Block employee access to Office 365 data
The first thing you'll want to do is block the former employee from logging in and accessing Office 365 data. There are a few steps you'll want to take to make this happen.
  1. Sign in to Office 365 with your work or school account.
  2. Go to the Office 365 admin center.
  3. Go to Users > Active Users. Select the employee that you want to block, and then click EditEdit.
  4. Click the Settings tab, and under Set sign-in status, select Blocked, and then Save.
NOTE: If you block a user from having sign-in access to Office 365, it might take as long as 24 hours to take effect on all that user’s devices and clients. Also, make sure that you remove or disable the user from your on-premises Blackberry Enterprise Service. You should also disable any Blackberry devices for the user. Refer to the Blackberry Business Cloud Services Administration Guide if you need specific steps on how to disable the user.
Stop access to Exchange Online
If you have Exchange Online as part of your Office 365 subscription, you need to log in to the Exchange admin center to follow these steps to block your former employee from accessing their email.
  1. Sign in to Office 365 with your work or school account.
  2. Go to the Office 365 admin center.
  3. In the lower-left navigation pane, expand Admin and select Exchange.

  1. In the Exchange admin center, navigate to Recipients > Mailboxes.
  2. Select the user, and on the user properties page, under Mobile Devices, select or click Disable Exchange ActiveSync and Disable OWA for Devices, and Disable email connectivity.
  3. Under Email Connectivity, select Disable.
Wipe and block the former employee's mobile device
If your former employee had a company phone, you can use the Exchange Admin Center to wipe and block that device so that all company data is removed from the device and so that device can no longer connect to Office 365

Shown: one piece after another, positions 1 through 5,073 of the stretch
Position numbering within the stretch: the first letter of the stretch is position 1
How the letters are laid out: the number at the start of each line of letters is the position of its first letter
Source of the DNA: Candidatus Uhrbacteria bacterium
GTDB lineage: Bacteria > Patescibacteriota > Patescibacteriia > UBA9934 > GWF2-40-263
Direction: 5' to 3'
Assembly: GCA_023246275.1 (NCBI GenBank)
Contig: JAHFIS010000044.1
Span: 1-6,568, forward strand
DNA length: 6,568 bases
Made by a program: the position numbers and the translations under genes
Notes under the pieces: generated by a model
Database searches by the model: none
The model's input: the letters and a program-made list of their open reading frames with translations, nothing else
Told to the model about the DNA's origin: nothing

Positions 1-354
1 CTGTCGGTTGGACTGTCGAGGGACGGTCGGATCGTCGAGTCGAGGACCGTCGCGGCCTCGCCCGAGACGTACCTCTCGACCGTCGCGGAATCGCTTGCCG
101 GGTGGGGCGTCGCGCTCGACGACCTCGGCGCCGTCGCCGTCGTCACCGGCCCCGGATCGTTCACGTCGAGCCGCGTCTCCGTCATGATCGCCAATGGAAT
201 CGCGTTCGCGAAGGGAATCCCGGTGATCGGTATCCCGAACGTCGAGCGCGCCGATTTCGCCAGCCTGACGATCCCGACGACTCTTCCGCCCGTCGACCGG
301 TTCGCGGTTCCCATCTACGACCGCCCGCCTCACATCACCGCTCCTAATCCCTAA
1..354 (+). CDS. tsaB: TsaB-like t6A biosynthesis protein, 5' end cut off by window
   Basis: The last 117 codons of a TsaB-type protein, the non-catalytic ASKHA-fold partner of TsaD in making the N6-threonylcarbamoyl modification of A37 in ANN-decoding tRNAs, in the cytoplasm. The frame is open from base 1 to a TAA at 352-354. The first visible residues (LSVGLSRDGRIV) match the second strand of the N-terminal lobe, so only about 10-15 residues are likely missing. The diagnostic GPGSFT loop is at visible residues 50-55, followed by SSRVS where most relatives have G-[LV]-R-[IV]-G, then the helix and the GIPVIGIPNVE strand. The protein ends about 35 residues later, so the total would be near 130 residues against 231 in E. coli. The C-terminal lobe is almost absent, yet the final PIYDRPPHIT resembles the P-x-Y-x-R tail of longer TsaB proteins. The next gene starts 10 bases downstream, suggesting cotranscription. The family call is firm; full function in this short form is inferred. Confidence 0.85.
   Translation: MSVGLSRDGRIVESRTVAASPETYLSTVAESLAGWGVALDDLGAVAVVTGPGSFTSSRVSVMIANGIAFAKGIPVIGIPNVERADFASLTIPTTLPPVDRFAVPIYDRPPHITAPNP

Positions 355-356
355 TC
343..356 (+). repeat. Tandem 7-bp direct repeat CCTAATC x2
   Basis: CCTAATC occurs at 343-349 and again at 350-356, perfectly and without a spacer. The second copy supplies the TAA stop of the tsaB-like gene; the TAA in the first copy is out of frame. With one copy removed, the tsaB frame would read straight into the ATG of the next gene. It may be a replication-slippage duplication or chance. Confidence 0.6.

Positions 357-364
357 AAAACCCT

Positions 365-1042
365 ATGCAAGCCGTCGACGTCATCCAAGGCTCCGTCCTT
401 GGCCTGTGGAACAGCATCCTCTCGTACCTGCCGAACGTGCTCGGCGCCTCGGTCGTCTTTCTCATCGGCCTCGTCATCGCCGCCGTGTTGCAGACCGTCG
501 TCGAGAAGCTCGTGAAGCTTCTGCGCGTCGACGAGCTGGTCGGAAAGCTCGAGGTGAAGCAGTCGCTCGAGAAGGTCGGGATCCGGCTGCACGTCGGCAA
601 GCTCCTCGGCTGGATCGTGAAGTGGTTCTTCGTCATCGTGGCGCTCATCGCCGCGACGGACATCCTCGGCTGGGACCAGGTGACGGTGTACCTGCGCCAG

1. Sign in to Office 365 with your work or school account.
  2. Go to the Office 365 admin center.
  3. In the lower-left navigation pane, expand Admin and select Exchange.

  1. In the Exchange admin center, navigate to Recipients > Mailboxes.
  2. Select the user, and under Mobile Devices, choose View details.
  3. On the Mobile Device Details page, under Mobile devices, select the mobile device, select Wipe Data, and then select Block.
  4. Select Save.
Get access to the data of the former employee
The next thing you'll want to do is preserve the email and business documents or files created by the former employee, and make them available to your new employee or others in your organization. Learn more about individual document storage in What is OneDrive for Business.
To gain access to a former employee’s OneDrive for Business documents, you can sign in to Office 365 as that user (which can require first changing that user’s password), then move those files to an easily accessible location. Or, you can take over the former employee’s OneDrive for Business, and move the files yourself. The following steps explain this approach.
To gain access to a former employee's email, you'll want to export the user's Outlook email information to a .pst file and then import it into another employee's Outlook inbox.
Part 1 – Get access to the former employee’s OneDrive for Business documents
  1. Sign in to Office 365 with your work or school account.
  2. Go to the Office 365 admin center.
  3. In the lower-left navigation, expand Admin, and select SharePoint.

  1. Choose user profiles.
  2. Choose Manage User Profiles.
  3. Search for the former employee’s name (use their alias or full name).
  4. Select the drop-down menu beside their name, and choose Manage site collection owners.

  1. In the Site Collection Administrators field, add your name, the administrator’s name (see the example below), or the future employee’s name (if known).

  1. Scroll down, and select OK.
Part 2 – Copy the former employee’s OneDrive for Business documents to a shared location
  1. With the former employee’s name selected under Manage User Profiles, select the drop-down menu again, and select Manage Personal Site.

NOTE: This is a shortcut to the OneDrive for Business site. Alternatively, you can enter: https://<company_name>-my.sharepoint.com/personal/<employee>_<company name>_onmicrosoft_com.
  1. Select Documents in the left navigation.

  1. You should see your former employee’s OneDrive for Business documents.

  1. From here, copy them to your own OneDrive for Business or a common location, like your team site.
There are a few ways to copy files in Office 365. See Video: Set up document storage and sharing in Office 365 orSync OneDrive for Business files locally, and then upload those files to your OneDrive for Business or your team site.
Part 3 - Get access to the Outlook information of the former employee
To save the email messages, calendar, tasks, and contacts of the former employee, export the information to an Outlook Data File (.pst).
  1. Click File > Open & Export > Import/Export.

  1. Click Export to a file, and then click Next.

  1. Click Outlook Data File (.pst), and then click Next.